1. Limited time only! Sign up for a free 30min personal tutor trial with Chegg Tutors
    Dismiss Notice
Dismiss Notice
Join Physics Forums Today!
The friendliest, high quality science and math community on the planet! Everyone who loves science is here!

Homework Help: Pendulum Period change due to gravitational force change

  1. Mar 3, 2012 #1

    I was wondering how to go about a pendulum problem, basically if we have a clock pendulum that oscillates with period 2s unaffected; if we add a large mass on the floor, so that the pendulum experiences some small extra gravitational force towards the floor.

    Now I have determined this force and therefore the extra vertical acceleration due to this added floor mass but I now have to determine how this affects the period.

    So provided I know the extra vertical acceleration, how do I determine the effect this has on the period?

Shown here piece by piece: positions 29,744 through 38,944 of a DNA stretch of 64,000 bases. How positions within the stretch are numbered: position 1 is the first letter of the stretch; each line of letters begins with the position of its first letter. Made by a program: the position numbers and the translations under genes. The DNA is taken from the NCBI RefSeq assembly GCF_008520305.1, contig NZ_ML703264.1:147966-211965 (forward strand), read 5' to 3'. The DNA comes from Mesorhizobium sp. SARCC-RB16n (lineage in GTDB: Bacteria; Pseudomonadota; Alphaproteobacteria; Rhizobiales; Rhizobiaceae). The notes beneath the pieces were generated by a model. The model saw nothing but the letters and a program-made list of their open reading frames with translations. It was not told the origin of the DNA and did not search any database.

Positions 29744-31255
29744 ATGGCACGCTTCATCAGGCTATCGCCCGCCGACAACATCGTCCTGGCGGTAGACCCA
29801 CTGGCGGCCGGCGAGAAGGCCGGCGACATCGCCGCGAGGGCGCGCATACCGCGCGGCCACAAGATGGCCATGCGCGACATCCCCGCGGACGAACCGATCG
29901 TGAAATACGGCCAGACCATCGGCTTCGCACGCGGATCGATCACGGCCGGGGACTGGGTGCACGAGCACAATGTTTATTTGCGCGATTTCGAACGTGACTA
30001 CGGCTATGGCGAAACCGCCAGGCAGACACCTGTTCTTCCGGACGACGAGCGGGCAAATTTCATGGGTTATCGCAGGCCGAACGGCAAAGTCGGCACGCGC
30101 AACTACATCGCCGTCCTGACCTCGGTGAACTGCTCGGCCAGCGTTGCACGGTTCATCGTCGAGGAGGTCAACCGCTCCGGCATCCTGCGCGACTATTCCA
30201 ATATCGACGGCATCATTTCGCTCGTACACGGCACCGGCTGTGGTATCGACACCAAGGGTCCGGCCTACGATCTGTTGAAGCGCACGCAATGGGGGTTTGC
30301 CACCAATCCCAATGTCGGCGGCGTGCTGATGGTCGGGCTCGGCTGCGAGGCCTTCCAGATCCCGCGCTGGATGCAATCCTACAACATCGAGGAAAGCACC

Thanks guys!
  2. jcsd
  3. Mar 3, 2012 #2
    I misread the problem. Comment deleted.
    Last edited: Mar 3, 2012
  4. Mar 3, 2012 #3
    The period of a pendulum for small oscillation is

    P = 2*pi*sqrt(l/g)

    where l is pendulum length and g is acceleration of gravity.
  5. Mar 3, 2012 #4
    So based on the fact that the length doesn't change it is safe to assume that period is inversely proportional to the square root of the acceleration and so it's just a case of using the new acceleration and the initial 'g' acceleration to find the difference in the periods.

    I think this is most probably the way to go about the problem; though correct me if I'm wrong.

    Thanks for the help!
  6. Mar 3, 2012 #5
    I suggest you do a few rough calculations first.Think of the largest mass you could concievably put on the floor,work out how this would change the value of g and then work out whether a simple pendulum would be sensitive enough to detect the extremely small change of time period that this added mass would bring about.
  7. Mar 6, 2012 #6
    Ahh I've only just seen your comment Dadface, clever idea; I "think" i've got the problem solved so I'll try doing that to see if my answer is reasonable.

Share this great discussion with others via Reddit, Google+, Twitter, or Facebook